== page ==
Happy National Mutt Day!! This is one of the two days of the year that are dedicated to the mix breed dogs that usually wind up in animal shelters hoping to get adopted. Most of our dogs have been mix breeds, that we either adopted from shelters or from friends (though there was one that we did pay a little more on to buy). I know that there are people that have allergies so they need dogs with shorter fur or that shed less (so in those cases are willing to spend the money on a “pure bred” dog), but I think in truth if you aren’t going to be breeding dogs (for show, hunting, or sled racing) you should go to the pound and adopt. Some of our mutts have crossed over the rainbow bridge, and some are still with us, though two of them are getting up there in the years. I know that after Chewi passes, it will take me a while before I decide to get another dog, but I will and I know that I will go to the local animal shelter and adopt another lovable ball of fuzz that will hopefully be with me for another fifteen or sixteen years.
The first full week of May was designated back in 1981 as National Pet Week by the American Veterinary Medical Association, to celebrate America’s more than 200 million pets, and to encourage responsible pet care every day of the year (petweek.org/about-npw.html).
So I thought that I’d share a picture of different pets over the week, and some background on all the pets that I’ve had over the years–plus a reminder to adopt, don’t shop for your next pet.
So I’ve always had pets my entire life–cats, dogs, fish, parakeet, and a rabbit. When we moved to OK, we left the rabbit with friends (it was difficult enough to move cross country with two kids, a dog, and three cats). The rabbit was cool, but it did chew through basically all the cords in the house (it was a “free range rabbit), so Stripe had to be rehoused. The parakeet, unfortunately didn’t last that long–Bigfoot, my cat managed to figure out how to open the cage (even after putting twisty ties on the cage door). The fish have always come and gone (certain species don’t live that long, and my one trial with an salt water tank was almost disastrous).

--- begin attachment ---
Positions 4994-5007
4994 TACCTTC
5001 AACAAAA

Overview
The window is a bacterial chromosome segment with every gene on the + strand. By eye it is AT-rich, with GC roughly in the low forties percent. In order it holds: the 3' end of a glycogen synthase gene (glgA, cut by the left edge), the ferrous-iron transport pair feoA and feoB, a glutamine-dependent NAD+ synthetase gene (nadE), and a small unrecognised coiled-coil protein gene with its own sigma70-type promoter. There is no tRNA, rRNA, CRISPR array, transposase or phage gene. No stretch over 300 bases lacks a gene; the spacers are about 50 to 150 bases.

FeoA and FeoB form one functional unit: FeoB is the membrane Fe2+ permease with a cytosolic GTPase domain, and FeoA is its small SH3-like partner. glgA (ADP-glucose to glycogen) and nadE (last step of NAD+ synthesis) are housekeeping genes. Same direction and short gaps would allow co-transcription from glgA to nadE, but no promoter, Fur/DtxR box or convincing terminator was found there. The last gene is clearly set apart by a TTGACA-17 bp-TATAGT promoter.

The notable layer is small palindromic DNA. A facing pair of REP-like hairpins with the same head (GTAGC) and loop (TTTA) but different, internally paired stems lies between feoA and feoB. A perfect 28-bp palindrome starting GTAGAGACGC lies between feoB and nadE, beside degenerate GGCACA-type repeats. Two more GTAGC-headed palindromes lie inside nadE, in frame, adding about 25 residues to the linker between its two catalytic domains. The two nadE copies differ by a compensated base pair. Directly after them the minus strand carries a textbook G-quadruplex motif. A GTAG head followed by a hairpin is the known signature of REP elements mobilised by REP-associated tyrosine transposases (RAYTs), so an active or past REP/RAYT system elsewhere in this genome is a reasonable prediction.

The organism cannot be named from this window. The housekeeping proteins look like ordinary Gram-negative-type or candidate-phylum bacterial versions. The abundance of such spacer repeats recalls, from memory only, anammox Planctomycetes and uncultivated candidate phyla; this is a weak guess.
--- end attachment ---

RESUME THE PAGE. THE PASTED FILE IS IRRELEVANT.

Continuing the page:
With the cats, we’ve had nine through my life: Ritalin, Bigfoot, Cyprus, Slash, Cesar, Gandalf, Pyewicket, Waffles, and Pancakes. The first six have passed over the rainbow bridge over the years–the last three are still with (the breakfast duo and Pyewicket). With the cats, unless they managed to get out of the house and get lost (Cyrpus) or get sick (Cesar & Gandalf)–the other three: Ritalin, Bigfoot, & Slash all lived to be between eighteen and twenty years of age. Our cats have always had long lives due in part to the fact that we don’t let them out of the house (indoor animals always have a longer life span than outdoor pets or feral cats do).
Also with the dogs, we’ve had nine through my life: Ferret, Frodo, Shadow, Okie Thunderstorm (Storm for short), Chewi, Speedbump, Piranha, Spelunkers, and Boozer. Again, six have passed over the rainbow bridge over the years (age or health related issues), and currently we have two (Chewi and Piranha) who are going to be both sixteen (Chewi) and fifteen (Piranha) this year. Both are starting to show signs of old age (loss of sight, hearing), and Chewi has other issues as well (cancer) that are starting to slow her down.
Choosing the correct pet is always important–are you in a house, an apartment, living alone, with others? What is your day like, how active? There are some people who are strict dog or cat people–I’m a both person–I’ve always had cats and dogs, and I will probably always have at least one or the other. Once I move again–I’ll be taking Pancakes with me (I’m not going to stress out my dog by putting her through another move, so she will be allowed to live out her life in comfort at home), but within six to nine months of being where ever, I’ll probably get a kitten so that Pancakes has a new playmate and someone else around during the day while I’m at work.
I know that there are people who also only want purebred dogs or cats (and we’ve had several over the years), but I would advocate going to the pound or animal shelter and find your next family member there. The number of animals that are abandoned, lost, found, and end up at an animal shelter are staggering–they also need a home, and while they may be a little more skittish than others, they love just as well as those that are sold by different breeders.